BY KYLE MYERS – FAN FUEL BLOGGER
Perhaps the biggest story of the NFL’s Wildcard weekend was Washington Redskins quarterback and potential offensive rookie of the year Robert Griffin III’s gruesome knee injury near the end of a Redskins loss to the Seattle Seahawks. Griffin, who was already wearing a knee brace due to a prior injury weeks before, leaned down to recover a botched snap by the centre, when his injured right knee gave way and contorted in a way no human limb should ever bend. It is rumoured that the young star could miss the next 14-18 months with a tear of his anterior cruciate ligament (ACL) and lateral collateral ligament (LCL) in his right knee.
The injury capped an NFL season which saw more than its fair share of concussions, broken limbs, and torn ligaments. In recent years there has been a shift in the emphasis of the league to preventing these types of injury, where possible, but the question remains whether these efforts have worked.
In a word, the answer is no.
NFL players are still getting concussed as often as in years past, and there are several factors responsible. One prime reason for the multitude of concussions in today’s NFL lies with defensive players and how they tackle.
It has almost become uncommon in the NFL today to see a defensive player get low, put their helmet on the ball, and wrap up an opposing wide receiver or running back, regardless of the fact that this is the way every player is taught to tackle when they first play football.
The emphasis for defenders in the NFL today is on huge hits, and players often lead with their helmet to deliver a crushing blow to the ball-carrier. The purpose of a football helmet for defenders has changed from a form of protection to a weapon meant to injure opposing players.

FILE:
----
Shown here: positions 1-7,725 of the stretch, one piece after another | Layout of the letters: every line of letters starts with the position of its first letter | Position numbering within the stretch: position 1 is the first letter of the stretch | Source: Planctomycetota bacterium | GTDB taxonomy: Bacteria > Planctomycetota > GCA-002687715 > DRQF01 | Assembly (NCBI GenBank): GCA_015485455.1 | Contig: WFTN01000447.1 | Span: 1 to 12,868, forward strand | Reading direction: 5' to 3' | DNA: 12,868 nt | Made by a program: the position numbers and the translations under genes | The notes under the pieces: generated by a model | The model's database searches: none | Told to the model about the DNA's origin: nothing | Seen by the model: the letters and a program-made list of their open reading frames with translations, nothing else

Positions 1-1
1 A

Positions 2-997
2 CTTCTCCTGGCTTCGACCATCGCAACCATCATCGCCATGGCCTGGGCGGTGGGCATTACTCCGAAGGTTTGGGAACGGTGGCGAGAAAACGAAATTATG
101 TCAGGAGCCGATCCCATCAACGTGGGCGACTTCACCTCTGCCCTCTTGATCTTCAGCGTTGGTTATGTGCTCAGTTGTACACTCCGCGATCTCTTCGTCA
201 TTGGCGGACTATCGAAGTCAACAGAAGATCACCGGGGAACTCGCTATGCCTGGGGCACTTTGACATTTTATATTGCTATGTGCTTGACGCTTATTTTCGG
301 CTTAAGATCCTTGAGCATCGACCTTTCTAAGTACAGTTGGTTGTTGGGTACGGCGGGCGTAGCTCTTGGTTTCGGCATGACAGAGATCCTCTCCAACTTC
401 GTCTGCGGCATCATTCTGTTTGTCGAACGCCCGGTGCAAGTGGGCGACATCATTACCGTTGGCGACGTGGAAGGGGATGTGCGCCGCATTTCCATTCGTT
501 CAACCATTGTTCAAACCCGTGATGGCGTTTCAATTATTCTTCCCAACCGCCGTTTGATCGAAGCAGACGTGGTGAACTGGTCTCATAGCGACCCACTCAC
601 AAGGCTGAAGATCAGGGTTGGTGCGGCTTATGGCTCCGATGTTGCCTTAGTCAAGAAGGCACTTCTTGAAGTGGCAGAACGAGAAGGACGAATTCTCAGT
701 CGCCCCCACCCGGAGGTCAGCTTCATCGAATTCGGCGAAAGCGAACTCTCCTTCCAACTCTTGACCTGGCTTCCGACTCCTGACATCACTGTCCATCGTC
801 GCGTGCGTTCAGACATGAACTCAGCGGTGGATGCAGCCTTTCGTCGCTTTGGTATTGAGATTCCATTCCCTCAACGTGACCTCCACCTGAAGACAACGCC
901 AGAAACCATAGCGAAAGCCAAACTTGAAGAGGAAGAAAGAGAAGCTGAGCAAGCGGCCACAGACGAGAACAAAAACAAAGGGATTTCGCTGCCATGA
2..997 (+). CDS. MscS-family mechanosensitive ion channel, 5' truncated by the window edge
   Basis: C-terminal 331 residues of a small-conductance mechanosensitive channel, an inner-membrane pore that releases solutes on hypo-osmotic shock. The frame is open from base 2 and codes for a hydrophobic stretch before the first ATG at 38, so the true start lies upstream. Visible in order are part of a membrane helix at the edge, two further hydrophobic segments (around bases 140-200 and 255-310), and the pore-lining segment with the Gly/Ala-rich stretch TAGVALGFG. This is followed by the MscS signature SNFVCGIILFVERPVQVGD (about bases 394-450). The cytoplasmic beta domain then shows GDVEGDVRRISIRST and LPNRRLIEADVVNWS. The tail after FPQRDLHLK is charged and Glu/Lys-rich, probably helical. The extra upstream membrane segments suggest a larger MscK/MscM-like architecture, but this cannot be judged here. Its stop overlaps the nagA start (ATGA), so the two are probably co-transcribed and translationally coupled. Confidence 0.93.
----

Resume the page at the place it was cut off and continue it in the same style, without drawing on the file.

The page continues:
NFL Commissioner Roger Goodell, with all his flaws, has attempted to curb these violent hits by fining players for helmet-to-helmet contact or high hits on defenseless receivers, but the reaction from both the players and much of the fan base has been one of ridicule. The hyper-masculine culture which surrounds contact sports like football is one which almost immediately disregards any attempts to make a sport safer as ‘pussifying’ it, and until this mentality changes, we will see the number of injuries in these sports remain fairly constant.
This practice of a player hiding or fighting through an injury is one which permeates the entire league. Earlier this year New York Jets quarterback Greg McElroy admitted that he hid a concussion from his coaches to be able to stay in the game, and he is far from the only player to stay in a game only to be deactivated the next week with a concussion.
While it is easy for people like myself to talk about how stupid it is for players to risk long-term injury merely to stay in a game, the fact of the matter is that players are continually in competition for starting spots, and leaving a game with an injury is a quick way to lose one. Not to mention the fact that the NFL in particular is a hyper-masculine league in which taking yourself out of a game is a sure way to let your teammates know that you are ‘soft’.
For these reasons, players cannot be taken to be accurate judges of their own health when it comes to safety in sport. These are professional athletes who, throughout their entire careers, have been encouraged to play through pain and adversity to compete for glory.
The NFL has attempted to step-up their sideline injury reporting procedures, namely concussions, by requiring players to be cleared by team medical personnel. However, the lack of consistency across the board in regards to what defines a concussion, as well as the incentive for medical personnel on the team’s payroll to put players back into the game have undermined the goals of the legislation.
Until the mentality surrounding physical sports like football changes, we will continue to see players injured in high numbers. There must be widespread regulations and procedures to be followed by athletes and organizations to ensure the health of sports stars for years to come; otherwise we will see the next RGIII put his career in jeopardy for one measly football game.
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